Let’s Get Physical With The Physical Web: Retail Store

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Let’s Get Physical With The Physical Web features different use cases and ideas on how the Physical Web can be implemented in our day to day lives.

In this episode, I explore a Physical Web use case within the retail store environment. When approaching an end cap on the end of a aisle, we were able to receive Eddystone-URL signals that lead us to the products webpage. Giving us more information, product reviews, and other things such as the manual. After that, we were able to click on a separate Eddystone-URL link that gave us a mobile coupon for 10% or purchase. This would work great inside a retail environment to not only product more information about the product but also to entice the customer with an offer.

The important thing about this use case is that typically a retail store would need to create their own app to be able to have offers and specific webpages trigger by beacons. With the Physical Web, it is as simple as broadcasting a URL from a beacon. Making it better for both the business and the consumer.

Let’s Get Physical With The Physical Web: Rental Car

Let’s Get Physical With The Physical Web: Movie Poster

I hope you enjoyed this episode and stay tuned for the ones to come. If you know of any use cases or would like to see me demonstrate a specific use case, let me know in the comments below!

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  • http://abiro.com/ Anders Borg

    Thanks for the video.

    Having one beacon per product item is not very realistic right now for a couple of reasons:
    – Cost
    – Installation work
    – Potentially also proximity, where several beacons would overlap, potentially generating a very long list of “hits” whenever you run Physical Web or Chrome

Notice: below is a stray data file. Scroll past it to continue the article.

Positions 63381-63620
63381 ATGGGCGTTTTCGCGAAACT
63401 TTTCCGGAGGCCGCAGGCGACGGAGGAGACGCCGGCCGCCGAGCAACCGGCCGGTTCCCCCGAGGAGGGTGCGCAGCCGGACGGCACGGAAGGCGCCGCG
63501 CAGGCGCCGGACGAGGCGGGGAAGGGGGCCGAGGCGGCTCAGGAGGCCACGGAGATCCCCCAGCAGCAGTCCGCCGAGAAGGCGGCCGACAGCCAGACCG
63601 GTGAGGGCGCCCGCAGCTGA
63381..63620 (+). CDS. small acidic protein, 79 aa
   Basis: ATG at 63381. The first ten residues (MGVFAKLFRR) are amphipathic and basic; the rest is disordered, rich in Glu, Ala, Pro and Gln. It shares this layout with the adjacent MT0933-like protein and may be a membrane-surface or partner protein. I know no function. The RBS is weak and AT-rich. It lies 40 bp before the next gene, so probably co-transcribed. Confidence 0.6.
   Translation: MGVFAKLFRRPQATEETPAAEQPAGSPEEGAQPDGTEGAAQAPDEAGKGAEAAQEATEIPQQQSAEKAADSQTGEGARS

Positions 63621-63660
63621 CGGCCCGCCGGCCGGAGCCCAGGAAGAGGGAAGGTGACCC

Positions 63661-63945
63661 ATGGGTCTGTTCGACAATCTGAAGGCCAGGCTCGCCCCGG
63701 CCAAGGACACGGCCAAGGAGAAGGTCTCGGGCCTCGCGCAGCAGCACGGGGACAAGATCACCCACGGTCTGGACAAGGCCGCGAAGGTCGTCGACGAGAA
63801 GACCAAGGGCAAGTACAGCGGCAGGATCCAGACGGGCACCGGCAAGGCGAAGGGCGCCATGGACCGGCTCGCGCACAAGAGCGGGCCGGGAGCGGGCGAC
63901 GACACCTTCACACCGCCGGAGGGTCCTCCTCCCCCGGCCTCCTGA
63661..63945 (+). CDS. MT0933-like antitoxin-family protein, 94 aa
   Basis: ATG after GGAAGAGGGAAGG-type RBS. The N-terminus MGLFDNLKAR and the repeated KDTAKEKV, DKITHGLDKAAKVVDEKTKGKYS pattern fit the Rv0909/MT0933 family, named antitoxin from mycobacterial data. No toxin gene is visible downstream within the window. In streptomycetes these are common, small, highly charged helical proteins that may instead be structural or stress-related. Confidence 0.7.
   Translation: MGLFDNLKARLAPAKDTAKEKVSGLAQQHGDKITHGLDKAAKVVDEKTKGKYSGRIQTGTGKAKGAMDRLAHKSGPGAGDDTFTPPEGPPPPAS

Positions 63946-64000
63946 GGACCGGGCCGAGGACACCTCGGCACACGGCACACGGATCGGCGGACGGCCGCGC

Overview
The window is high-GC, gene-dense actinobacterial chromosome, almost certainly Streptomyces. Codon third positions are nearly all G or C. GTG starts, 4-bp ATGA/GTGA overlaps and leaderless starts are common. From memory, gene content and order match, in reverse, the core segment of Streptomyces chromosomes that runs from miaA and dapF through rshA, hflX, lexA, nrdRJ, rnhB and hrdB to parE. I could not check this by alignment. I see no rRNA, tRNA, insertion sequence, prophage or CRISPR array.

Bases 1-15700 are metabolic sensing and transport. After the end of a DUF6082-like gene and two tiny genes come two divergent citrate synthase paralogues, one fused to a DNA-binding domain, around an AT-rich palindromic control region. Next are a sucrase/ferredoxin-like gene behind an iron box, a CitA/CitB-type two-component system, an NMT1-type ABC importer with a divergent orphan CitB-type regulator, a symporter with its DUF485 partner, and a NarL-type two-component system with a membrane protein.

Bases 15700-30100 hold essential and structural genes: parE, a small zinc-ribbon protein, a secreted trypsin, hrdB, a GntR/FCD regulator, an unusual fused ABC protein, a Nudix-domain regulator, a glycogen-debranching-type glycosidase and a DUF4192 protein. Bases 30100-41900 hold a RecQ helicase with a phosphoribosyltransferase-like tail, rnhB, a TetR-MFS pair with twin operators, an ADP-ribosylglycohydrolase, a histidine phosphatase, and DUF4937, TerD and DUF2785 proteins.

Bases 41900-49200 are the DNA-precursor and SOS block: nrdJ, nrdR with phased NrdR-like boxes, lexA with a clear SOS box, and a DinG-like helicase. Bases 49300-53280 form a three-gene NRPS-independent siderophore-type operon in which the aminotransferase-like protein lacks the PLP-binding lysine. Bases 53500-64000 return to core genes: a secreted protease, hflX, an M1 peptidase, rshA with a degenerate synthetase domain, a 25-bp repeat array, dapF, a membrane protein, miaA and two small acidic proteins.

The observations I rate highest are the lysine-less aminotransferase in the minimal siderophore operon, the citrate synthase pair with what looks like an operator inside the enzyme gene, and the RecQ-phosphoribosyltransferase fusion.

For iBeacon (and I guess Eddystone-UID too) you can decide at what proximity a certain content should trigger based on settings related to a given content (well, at least that’s what we do). As Physical Web just links to existing sites, there’s no notion of such settings, so how do you achieve a “late” trigger on beacons? Do you simply control that by lowering the beacon’s transmission power?

    • Brandon Lane

      I didn’t emphasize it much in the video, but the reason I choose the end cap as the use case is because it wouldn’t be feasible for every product. But it is feasible for main displays and end caps. The Physical Web in retail stores is for businesses who want to be present on the consumers phone but don’t want to build an app. So connecting main displays and end caps would be feasible for those types of businesses.

      In order to control proximity, you would just lower beacon transmission power so that it only broadcasts a few meters. So it doesn’t work as well as iBeacon but it is still possible. Also, I was using two separate beacons to broadcast the two different URL’s.

      • http://abiro.com/ Anders Borg

        Another more or less obvious place is digital signage. It would be easy to announce the Physical Web possibility directly on the screen, to get more detailed information about what’s being shown, a coupon etc. Being able to change the URL remotely would be practical in that case.

  • http://abiro.com/ Anders Borg

    By the way, how did you achieve the two different views (information site and coupon)? Two different beacons or one beacon that broadcasted two URLs?

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  • Kolykhalov Stas

    Thanks for the video, so as I understand I will need one beacon for each product, right?